Al-Qaida video aims to undermine Obama

Al-Qaida released a video aimed at demeaning Barack Obama in the eyes of its supporters today.

Al-Qaida released a video aimed at demeaning Barack Obama in the eyes of its supporters today.

The message by the terror group’s deputy showed it was worried the next president could undermine its claim that the US was an enemy and oppressor, analysts said.

Ayman al-Zawahri branded Barack Mr Obama a “house negro”, a racial term for a black American who does the bidding of whites.

His speech was al-Qaida’s first reaction to Mr Obama’s election victory.

Mr Obama has has been welcomed by many in the Middle East who hope he will end what they see as American aggression against Muslims and Arabs under President George Bush.

Al-Zawahri dug into American racial history to make a case to the region that although Mr Obama is black, he will be no more sympathetic than white leaders to what the al-Qaida leader called “the oppressed” of the world.

He said Mr Obama was the “direct opposite of honourable black Americans” like Malcolm X, the 1960s Muslim African-American rights leader, who is known among some in the Arab world and seen as a symbol of anti-imperialism.

Al-Zawahri alo called Mr Obama – along with secretaries of state Colin Powell and Condoleezza Rice – “house negroes”.

The video included old footage of speeches by Malcolm X in which he explains the term, saying black slaves who worked in their white masters’ house were more servile than those who worked in the fields. Malcolm X used the term to criticise black leaders he accused of not standing up to whites and discrimination.

Speaking in Arabic, al-Zawahri used the phrase “abeed al-beit”, which literally translates as “house slaves”. But in the video message, posted on Islamic militant websites, al-Qaida supplied English subtitles of the speech that translated the phrase as “house negroes”.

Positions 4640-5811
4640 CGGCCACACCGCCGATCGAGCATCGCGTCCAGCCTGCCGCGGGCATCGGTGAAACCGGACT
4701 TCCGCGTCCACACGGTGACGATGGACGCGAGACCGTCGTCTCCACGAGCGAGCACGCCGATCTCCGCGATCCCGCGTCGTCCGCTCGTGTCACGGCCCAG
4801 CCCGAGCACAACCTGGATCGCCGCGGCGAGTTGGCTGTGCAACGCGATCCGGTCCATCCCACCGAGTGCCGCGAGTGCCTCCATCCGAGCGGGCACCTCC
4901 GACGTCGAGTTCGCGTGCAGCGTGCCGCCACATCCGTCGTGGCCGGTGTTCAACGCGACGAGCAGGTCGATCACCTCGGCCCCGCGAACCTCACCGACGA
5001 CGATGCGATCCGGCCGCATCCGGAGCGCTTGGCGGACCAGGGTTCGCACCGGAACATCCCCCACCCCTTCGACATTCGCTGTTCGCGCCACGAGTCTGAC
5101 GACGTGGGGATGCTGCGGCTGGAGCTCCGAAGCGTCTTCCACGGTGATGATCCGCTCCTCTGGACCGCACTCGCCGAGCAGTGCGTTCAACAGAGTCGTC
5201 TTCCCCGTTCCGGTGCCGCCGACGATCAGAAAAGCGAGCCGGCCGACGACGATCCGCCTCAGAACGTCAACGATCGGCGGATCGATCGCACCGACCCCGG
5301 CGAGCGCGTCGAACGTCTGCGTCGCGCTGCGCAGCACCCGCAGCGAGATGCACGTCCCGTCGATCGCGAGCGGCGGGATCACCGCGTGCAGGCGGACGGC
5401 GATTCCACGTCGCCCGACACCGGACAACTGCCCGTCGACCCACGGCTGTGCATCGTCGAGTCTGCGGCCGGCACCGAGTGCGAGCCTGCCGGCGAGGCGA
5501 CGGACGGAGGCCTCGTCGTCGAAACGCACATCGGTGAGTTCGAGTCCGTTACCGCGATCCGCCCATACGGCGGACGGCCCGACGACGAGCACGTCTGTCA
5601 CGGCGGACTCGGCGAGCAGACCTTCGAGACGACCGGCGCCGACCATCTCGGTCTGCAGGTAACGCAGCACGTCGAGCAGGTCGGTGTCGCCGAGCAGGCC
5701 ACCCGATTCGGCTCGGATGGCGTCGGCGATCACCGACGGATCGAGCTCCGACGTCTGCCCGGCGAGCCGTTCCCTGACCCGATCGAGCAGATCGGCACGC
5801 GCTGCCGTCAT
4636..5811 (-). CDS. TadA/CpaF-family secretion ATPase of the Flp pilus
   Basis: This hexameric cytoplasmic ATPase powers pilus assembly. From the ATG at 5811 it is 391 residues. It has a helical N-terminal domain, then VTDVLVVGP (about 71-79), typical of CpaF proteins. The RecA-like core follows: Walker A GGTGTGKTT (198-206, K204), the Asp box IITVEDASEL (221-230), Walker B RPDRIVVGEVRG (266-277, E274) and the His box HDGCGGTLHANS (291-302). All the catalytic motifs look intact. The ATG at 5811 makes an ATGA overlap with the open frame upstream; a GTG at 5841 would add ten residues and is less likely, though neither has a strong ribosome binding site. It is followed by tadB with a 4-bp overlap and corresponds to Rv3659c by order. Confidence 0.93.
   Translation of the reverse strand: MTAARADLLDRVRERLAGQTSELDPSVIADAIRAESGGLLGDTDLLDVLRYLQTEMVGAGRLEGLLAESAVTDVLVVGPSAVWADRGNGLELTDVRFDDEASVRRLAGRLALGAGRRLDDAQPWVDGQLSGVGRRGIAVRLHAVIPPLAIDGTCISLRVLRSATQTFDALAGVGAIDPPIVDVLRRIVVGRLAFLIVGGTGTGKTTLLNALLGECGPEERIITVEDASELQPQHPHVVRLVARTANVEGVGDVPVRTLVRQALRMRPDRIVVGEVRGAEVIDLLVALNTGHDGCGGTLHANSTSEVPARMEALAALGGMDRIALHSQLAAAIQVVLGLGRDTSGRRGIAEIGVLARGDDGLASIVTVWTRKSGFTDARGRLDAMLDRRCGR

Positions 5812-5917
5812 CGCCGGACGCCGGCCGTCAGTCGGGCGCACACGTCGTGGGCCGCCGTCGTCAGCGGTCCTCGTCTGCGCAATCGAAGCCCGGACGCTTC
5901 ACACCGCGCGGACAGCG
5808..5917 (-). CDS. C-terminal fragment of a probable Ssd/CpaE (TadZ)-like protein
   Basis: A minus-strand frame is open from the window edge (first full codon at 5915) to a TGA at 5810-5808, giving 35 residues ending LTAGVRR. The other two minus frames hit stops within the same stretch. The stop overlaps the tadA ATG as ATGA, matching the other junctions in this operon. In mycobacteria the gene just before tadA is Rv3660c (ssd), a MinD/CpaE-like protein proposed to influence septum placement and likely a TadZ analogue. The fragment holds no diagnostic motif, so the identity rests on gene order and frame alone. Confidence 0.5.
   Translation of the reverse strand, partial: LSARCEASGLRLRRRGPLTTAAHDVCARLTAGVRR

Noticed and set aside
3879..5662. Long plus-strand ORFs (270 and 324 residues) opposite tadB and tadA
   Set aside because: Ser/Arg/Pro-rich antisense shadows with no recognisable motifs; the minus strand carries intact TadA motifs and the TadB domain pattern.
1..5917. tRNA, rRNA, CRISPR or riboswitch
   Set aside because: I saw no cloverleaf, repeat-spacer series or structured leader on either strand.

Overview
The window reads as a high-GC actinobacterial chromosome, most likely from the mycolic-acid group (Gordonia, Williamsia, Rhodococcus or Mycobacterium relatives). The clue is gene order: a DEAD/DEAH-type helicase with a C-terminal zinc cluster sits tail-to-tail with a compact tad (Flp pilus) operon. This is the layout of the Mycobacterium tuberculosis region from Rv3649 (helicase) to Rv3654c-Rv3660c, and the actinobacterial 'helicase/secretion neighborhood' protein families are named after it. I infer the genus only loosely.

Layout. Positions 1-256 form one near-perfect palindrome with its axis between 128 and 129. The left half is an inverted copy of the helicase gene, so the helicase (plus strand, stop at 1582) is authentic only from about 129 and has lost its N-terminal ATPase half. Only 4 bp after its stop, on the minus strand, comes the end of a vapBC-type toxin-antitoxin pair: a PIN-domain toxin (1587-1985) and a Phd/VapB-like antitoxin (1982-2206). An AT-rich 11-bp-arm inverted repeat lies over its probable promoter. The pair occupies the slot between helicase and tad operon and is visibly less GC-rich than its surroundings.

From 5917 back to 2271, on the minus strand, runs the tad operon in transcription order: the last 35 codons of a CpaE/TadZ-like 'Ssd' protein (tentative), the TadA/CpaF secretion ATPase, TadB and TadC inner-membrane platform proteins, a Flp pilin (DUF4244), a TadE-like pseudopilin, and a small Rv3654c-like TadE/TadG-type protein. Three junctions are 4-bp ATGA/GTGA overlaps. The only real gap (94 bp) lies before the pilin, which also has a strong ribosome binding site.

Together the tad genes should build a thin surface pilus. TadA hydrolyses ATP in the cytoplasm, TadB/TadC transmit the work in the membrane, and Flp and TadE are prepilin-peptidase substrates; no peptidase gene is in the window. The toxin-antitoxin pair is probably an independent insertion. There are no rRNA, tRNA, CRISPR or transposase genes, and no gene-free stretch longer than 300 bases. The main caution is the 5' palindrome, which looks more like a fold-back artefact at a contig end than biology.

The 11-minute, 23-second video featured an audio message by al-Zawahri, played over a still image of him. The video graphics underlined the contrast al-Zawahri aimed to show: On one side of the screen was a photo of Mr Obama wearing a Jewish skullcap and meeting Jewish leaders. On the other side was a photo of Malcolm X praying in a mosque.

Some in the Islamic world have expressed hopes in Mr Obama in part because of his race and because his Kenyan father was born to a Muslim family, believing that could make him more understanding of the developing world’s concerns. Al-Zawahri’s comments were directly aimed at undermining that belief.

Al-Zawahri addressed “all the world’s weak and oppressed,” and warned them: “America has put on a new face, but its heart full of hate, mind drowning in greed and spirit which spreads evil, murder, repression and despotism continue to be the same as always”.

He accused Mr Obama of turning his back on his heritage to gain power.

“You were born to a Muslim father, but you chose to stand in the ranks of the enemies of the Muslims, and pray the prayer of the Jews, although you claim to be Christian, in order to climb the rungs of leadership in America,” he said.

“It appears that you continue to be captive to the same criminal American mentality towards the world and towards the Muslims,” he said.

Jeremy Binnie, an analyst with Jane’s Terrorism and Insurgency Centre, said al-Zawahri’s message suggests al-Qaida leaders are worried “that Mr Obama could be effective in rebuilding America’s image”.

In Washington, State Department spokesman Sean McCormack called al-Zawahri’s comments “despicable”, saying they showed the contrast between democracies and “what these terrorists stand for”.

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